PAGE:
Posts tagged: Brewster
FISHERIES — A record 515,700 sockeye salmon was counted this year at Bonneville Dam on the Columbia River, the Washington Fish and Wildlife Department reports.
The run count — the most since counting began at Bonneville Dam in 1938 — far exceeded the agency's preseason forecast of 462,000 fish.
The record run translated into a record 3,400 sockeye caught by sport anglers during the summer season in river reaches below the dam.
So many fish reached the Upper Columbia, the Brewster pool region was covered with boats as anglers fished for their generous daily limits of six sockeye and six chinook.
For 2013, a total of 180,500 sockeye are predicted to return to the Columbia River basin, less than half of last year's forecast.
FISHERIES More than a century after their runs up the Cle Elum River were wiped out by dams, the sockeye are spawning again this year, thanks to a boost from fisheries programs.
Meantime, the Yakama Nation is in the fourth year of spearheading an effort to reintroduce this prized salmon species back into the Yakima River Basin.
Sockeyes bound for the Wenatchee and Okanogan rivers were trapped at Priest Rapids Dam about three months ago and trucked them to Lake Cle Elum for release. A total of 10,000 wild sockeye were released in the lake this year, a number that has grown steadily each year because of the abundance of the Columbia River sockeye run. The Yakama Nation plans to harvest fish at Priest Rapids after the overall run reaches 80,000 fish.
Ultimately, the program seeks to establish a self-sustaining run of Yakima River sockeye that will allow for a sport fishery.
The total Columbia River run this year approached 600,000 fish as daily counts set June records at Bonneville Dam.
See more in this report by the Yakima Herald-Republic.
SALMON FISHING — Fishing guide Anton Jones of Darrell & Dad's Family Fishing Guide Service says now's prime time for catching good-quality chinook salmon in the upper Columbia River near Brewster. Here's his report:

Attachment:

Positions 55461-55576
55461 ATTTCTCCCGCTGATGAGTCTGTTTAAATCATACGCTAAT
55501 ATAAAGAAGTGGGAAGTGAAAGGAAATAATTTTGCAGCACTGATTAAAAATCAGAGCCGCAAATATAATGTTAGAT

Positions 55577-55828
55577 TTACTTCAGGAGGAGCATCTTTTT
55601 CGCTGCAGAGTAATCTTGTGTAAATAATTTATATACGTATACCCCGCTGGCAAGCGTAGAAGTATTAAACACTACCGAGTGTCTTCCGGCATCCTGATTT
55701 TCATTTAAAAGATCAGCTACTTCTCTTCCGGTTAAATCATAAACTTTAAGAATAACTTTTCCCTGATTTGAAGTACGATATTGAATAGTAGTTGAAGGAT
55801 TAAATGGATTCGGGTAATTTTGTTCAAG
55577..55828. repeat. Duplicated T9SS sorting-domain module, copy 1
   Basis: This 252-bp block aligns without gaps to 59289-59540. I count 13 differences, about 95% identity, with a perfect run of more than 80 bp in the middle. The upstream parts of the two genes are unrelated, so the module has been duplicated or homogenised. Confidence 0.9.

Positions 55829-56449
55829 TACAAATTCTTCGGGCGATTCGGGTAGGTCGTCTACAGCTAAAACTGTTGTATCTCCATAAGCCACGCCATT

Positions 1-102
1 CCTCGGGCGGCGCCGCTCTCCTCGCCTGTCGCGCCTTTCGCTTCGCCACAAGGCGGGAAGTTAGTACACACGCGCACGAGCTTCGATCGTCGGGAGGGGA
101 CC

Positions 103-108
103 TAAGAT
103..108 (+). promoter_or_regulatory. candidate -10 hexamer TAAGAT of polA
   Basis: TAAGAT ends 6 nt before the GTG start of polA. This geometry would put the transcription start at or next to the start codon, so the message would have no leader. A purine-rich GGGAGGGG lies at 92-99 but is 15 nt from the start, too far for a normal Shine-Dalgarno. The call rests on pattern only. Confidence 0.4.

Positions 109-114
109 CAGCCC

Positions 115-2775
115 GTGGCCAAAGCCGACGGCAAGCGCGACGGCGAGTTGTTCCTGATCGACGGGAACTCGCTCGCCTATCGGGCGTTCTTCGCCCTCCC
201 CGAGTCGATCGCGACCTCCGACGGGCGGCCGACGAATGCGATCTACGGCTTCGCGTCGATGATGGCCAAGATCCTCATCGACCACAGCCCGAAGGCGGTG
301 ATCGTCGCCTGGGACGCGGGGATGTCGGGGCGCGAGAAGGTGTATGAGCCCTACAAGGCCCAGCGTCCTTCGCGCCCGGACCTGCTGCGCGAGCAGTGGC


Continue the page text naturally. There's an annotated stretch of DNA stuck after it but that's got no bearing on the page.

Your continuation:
On the Brewster Pool the bite has transitioned from Sockeye to Kings. This is a short window where the Chinook are more eager to bite and still of good eating quality. These Kings will bite Super Baits and Plug Cut Super Baits as well as plug cut herring.
Mountain Dew Plug Cut Super baits 42” behind a big rotating flasher is one tried and true presentation. Fill the Super Bait with oil based tuna and dip it in your favorite sauce. We like Pautzke’s Krill Juice. Make sure your herring is fresh and cured nicely to stay on the hooks.
FISHING — Sockeye salmon fishing in the upper Columbia River is still generating plenty of interest among anglers, and good numbers of fish for the freezer.
The early morning bite in the Brewster Pool can be particularly hot, said Anton Jones of Darrell & Dad's Family Guide Service:
“The suggested formula for Sockeye would be a big Mack’s Lures Double D Dodger,” he said. “Then add a 12” leader of 30 or 40 pound test mono back to a Mack’s Mini Cha Cha Squidder in Pink & White.
“Space the hooks about 2 inches apart. Then bait the hooks with 1 inch chunks of shrimp cured in Pautzke’s Fire Cure. Fish this ensemble about 15 down to start.”
SALMON FISHING — Sockeye salmon fishing is hot at the mouth of the Okanogan River near Brewster, and it's no secret.
Anton Jones of Darrell and Dad's Family Guide Service said anglers have converged on the fishery, requiring some thought to how to cope with the crowd.
“Strap on your patience as there were 345 boats on Saturday on the Columbia at the mouth of the Okanagon,” he reports.
“Fish the edge of the old channel just above the depth you mark them on your sonar,” he said. “Pull big chrome dodgers with a short heavy leader back to a big Mack’s Lures Wedding Ring baited with a piece of Pautzke Fire Cured Shrimp.
“You can also get some Chinook fishing Super Baits behind a rotating flasher. Fill those Super Baits with oil based tuna and dip them in Pautzke’s Krill Juice.
Keep your set backs short when you are in that combat fishery at the mouth of the Okanogan. Twenty feet back is plenty. More setback will lead to tangles with other anglers.
Yes, that does have a double meaning.